E = 0

This technical shorthand works for both the price elasticity of demand and the price elasticity of supply.

Two Curves

Perfectly Inelastic Curves

Perfectly inelastic demand and supply are best understood and more easily seen with pictures. The blank graph presented here is ready and willing to display a perfectly inelastic demand curve and a perfectly inelastic supply curve. All that is needed is a click of the corresponding buttons labeled [Demand] and [Supply].

Both of the curves revealed by the button-clicking are vertical, perfectly vertical. This is THE hallmark characteristic of perfectly inelastic. Being perfectly vertical means that, for a given quantity, buyers buy or sellers sell at any price. The focus, in other words, of a perfectly inelastic curve is on quantity not price. For any price the quantity remains absolutely fixed.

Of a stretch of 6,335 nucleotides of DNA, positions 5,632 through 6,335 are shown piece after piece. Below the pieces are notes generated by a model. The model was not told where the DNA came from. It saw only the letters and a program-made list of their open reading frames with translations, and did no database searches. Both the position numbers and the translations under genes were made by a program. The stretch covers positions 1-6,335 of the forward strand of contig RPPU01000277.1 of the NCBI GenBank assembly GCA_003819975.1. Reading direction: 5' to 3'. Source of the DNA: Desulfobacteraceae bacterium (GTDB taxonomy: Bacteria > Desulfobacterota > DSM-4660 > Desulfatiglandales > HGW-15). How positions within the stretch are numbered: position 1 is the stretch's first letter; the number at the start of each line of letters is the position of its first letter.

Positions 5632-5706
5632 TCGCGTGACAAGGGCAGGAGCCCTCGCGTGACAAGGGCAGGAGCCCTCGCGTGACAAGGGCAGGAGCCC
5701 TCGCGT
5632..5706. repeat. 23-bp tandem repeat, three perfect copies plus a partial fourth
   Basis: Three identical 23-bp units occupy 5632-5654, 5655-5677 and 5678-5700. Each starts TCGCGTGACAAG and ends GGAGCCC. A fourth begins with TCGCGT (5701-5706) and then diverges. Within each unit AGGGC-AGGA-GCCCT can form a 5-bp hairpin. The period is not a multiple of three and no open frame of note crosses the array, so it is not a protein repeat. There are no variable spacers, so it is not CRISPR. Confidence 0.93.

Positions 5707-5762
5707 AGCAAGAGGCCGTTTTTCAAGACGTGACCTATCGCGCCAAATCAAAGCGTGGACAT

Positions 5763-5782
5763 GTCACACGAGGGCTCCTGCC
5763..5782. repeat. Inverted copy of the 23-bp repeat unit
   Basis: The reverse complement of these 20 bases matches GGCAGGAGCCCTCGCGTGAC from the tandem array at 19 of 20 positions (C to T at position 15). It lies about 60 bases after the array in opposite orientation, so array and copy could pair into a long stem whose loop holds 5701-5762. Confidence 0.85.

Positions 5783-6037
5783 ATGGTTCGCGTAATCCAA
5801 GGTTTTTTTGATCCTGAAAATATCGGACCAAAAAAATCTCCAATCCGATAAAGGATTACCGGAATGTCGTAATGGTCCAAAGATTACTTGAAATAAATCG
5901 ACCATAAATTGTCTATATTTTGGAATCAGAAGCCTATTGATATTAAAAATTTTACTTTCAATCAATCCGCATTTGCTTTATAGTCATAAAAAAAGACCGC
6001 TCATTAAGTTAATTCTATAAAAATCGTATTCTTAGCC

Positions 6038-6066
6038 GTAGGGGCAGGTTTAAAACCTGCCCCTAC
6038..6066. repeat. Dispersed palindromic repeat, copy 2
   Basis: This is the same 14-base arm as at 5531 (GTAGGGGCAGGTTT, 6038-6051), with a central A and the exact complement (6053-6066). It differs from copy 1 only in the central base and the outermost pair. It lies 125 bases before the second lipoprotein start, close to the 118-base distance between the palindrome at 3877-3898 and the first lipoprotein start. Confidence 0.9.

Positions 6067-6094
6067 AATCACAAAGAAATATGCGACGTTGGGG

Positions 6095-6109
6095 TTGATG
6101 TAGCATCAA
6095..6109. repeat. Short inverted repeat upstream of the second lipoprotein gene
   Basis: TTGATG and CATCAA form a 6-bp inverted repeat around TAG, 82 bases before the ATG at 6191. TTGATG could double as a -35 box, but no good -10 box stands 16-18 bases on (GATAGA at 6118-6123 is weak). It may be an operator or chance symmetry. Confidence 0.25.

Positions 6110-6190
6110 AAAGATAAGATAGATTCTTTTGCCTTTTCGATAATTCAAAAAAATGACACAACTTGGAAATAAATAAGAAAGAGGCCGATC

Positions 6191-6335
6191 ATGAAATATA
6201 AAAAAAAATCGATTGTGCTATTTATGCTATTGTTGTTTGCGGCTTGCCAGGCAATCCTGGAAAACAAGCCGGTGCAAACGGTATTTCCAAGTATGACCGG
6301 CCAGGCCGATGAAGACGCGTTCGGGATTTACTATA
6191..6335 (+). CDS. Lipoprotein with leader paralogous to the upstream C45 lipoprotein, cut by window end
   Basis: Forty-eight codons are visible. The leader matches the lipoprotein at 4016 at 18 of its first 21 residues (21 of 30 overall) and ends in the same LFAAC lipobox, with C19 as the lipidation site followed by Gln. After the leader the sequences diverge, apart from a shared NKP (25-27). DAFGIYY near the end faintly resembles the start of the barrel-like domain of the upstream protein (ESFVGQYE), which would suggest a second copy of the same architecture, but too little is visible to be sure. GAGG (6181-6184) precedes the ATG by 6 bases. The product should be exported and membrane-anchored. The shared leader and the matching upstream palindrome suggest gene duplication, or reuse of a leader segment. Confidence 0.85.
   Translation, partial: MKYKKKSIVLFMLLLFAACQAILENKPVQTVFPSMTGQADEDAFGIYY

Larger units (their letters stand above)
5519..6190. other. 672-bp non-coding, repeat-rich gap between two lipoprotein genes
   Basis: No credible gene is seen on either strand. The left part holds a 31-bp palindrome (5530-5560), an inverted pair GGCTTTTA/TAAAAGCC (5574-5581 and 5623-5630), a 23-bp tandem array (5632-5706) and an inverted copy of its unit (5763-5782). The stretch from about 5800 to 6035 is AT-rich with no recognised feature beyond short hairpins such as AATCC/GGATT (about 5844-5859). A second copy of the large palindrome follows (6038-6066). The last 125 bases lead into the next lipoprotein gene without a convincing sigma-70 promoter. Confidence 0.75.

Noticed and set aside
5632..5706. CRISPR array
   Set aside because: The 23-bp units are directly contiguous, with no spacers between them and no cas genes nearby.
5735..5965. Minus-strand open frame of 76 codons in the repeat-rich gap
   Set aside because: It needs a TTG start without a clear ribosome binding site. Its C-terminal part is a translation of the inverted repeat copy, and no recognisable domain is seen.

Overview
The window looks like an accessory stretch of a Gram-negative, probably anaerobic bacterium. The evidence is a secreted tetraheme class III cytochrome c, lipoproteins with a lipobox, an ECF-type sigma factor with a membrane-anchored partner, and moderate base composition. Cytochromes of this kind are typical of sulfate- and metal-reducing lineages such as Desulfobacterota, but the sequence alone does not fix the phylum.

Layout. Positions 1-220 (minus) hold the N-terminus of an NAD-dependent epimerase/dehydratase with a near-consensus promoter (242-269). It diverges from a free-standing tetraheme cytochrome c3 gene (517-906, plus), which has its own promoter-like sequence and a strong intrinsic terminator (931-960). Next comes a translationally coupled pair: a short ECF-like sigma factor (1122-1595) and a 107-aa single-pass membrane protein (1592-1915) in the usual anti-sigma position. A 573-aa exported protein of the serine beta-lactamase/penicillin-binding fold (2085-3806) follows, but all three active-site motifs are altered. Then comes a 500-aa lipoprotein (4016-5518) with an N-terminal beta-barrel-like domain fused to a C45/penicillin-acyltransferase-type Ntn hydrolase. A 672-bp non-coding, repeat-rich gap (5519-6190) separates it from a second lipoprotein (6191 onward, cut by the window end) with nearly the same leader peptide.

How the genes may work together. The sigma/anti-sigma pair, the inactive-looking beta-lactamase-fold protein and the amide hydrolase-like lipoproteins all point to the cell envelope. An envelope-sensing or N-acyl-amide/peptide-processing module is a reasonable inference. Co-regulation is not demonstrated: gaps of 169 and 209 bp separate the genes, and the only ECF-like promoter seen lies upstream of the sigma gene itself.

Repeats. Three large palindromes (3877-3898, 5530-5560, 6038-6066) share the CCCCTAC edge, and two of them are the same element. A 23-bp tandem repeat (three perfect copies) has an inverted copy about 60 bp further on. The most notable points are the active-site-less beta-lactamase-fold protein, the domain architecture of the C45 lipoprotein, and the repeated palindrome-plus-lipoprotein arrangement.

How about a couple of examples to illustrate perfectly inelastic demand and perfectly inelastic supply? However, before providing examples, note that use of the word "perfectly" means that the perfectly inelastic alternative is an ideal, theoretical extreme that does NOT actually exist in the real world. As such, the hypothetical, fabricated examples provided here are intended only to illustrate.

Demand

The key for perfectly inelastic demand is that the good has absolutely no substitutes-in-consumption. Buyers either buy the good, or they buy the good. They CANNOT switch to a substitute good if the price gets a little too high. The hypothetical, fabricated example offered for purposes of illustration is Double-Dot Caramel Nougat Clusters. But this is just candy, with thousands of substitutes. How can it have a perfectly inelastic demand?